The Movement of Rank-and-File Educators (MORE) is pleased that Governor Cuomo’s Education Commission recommended increasing wrap-around services and expanding pre-kindergarten programming. Educators and parents know that supporting children and families, making sure they have access to health care and other services, as well as providing robust early interventions will increase educational opportunity and outcomes for all of New York’s children, especially here in New York City.
It is unfortunate to note, however, that the report released yesterday says nothing about lowering class size. It says nothing about ensuring that a fair amount of funding reaches New York City’s classrooms. The report is silent on the need to provide fair funding for urban districts in general, where the overwhelming majority of impoverished students live.
Further, its recommendations regarding technology and teacher recruitment and retention are untested and unsupported. These are, essentially, corporate-minded reforms that we believe are not in the best interest of our children, our schools and our profession.
The Commission’s call for increased on-line learning will result in fewer unionized teaching positions on the one hand and increased profits for corporations on the other. Technology-based programs and initiatives have proven costly where implemented, and have produced less-than-stellar outcomes thus far. The Commission connected increased online-learning with greater parent involvement, a claim that is insulting to parents who want authentic involvement in our schools.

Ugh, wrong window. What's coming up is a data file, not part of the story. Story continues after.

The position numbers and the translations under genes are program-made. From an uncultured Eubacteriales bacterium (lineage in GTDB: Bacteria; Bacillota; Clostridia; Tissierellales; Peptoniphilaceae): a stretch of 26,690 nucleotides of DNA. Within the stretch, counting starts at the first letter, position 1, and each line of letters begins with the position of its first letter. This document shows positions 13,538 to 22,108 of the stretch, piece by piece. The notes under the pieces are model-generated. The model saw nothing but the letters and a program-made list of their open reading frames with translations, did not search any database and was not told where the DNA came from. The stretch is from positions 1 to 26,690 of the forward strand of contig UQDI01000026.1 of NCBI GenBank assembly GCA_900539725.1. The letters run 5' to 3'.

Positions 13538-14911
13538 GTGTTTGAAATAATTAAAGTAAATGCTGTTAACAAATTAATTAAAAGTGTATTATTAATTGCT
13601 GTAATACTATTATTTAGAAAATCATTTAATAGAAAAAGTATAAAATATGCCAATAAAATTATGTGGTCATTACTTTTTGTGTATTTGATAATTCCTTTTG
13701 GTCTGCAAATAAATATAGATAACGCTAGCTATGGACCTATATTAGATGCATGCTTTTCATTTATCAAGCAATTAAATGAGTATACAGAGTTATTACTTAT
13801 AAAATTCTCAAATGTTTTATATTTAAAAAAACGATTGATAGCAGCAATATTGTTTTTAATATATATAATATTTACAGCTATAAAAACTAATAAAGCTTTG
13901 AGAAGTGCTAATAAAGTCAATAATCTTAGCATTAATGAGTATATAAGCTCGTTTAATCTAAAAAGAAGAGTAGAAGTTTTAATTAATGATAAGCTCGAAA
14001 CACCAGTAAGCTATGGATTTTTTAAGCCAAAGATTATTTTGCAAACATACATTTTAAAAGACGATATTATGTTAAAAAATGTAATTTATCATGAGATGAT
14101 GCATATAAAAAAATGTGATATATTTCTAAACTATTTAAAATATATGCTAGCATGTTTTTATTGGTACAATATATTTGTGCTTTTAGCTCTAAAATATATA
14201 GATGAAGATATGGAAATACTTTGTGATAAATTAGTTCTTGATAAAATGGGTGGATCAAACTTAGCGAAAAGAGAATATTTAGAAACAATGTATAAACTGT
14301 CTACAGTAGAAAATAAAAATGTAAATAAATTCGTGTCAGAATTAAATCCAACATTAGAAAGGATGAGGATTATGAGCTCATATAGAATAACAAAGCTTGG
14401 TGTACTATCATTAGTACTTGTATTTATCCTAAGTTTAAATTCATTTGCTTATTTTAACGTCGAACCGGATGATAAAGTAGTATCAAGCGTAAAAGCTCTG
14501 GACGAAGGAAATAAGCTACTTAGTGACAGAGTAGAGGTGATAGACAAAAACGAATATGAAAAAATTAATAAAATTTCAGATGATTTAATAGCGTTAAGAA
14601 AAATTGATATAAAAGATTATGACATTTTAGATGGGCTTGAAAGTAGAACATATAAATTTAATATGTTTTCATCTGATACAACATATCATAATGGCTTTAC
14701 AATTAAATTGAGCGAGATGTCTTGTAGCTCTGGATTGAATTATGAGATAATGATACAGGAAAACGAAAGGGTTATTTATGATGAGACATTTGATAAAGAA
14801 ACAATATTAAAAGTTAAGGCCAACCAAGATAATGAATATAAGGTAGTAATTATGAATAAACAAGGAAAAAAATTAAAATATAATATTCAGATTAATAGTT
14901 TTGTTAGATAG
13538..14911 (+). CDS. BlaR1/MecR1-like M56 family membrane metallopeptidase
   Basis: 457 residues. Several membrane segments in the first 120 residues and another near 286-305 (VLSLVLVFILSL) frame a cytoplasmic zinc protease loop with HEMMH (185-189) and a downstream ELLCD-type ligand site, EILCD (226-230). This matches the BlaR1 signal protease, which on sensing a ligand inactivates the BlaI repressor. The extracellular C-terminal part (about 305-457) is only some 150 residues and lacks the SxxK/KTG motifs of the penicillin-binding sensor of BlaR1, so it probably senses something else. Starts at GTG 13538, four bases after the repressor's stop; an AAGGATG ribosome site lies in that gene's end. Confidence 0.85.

The recommendations for retaining great teachers include recruiting educators from non-traditional career tracks; a strategy that has produced a generation of ‘fly by night’ teachers who tend to leave the profession after only a few years. The Commission also aligns itself with AFT President Randi Weingarten’s call for a national bar-like exam for teachers, a proposal MORE has publicly opposed (see here)
The Commission’s shortcomings are not surprising given that the majority of its members are neither public school parents nor teachers. Further, as we saw here in New York City, citizens who were chosen to testify for the Commission disproportionately favored those who align with the corporate reform agenda.
Rather than experimenting with other people’s children and tax dollars, education funding should be spent on what we know works: small class sizes and supporting and retaining experienced educators.
UFT Presidential candidate Julie Cavanagh said, “We hoped the Commission would place a greater emphasis on giving schools and teachers the tools they need to truly put children first. This would mean lowering class sizes, accepting parents as stakeholders in public education, listening to the perspective of career educators, and equitable funding for our schools. Unfortunately, it is precisely these issues the Commission has largely ignored.”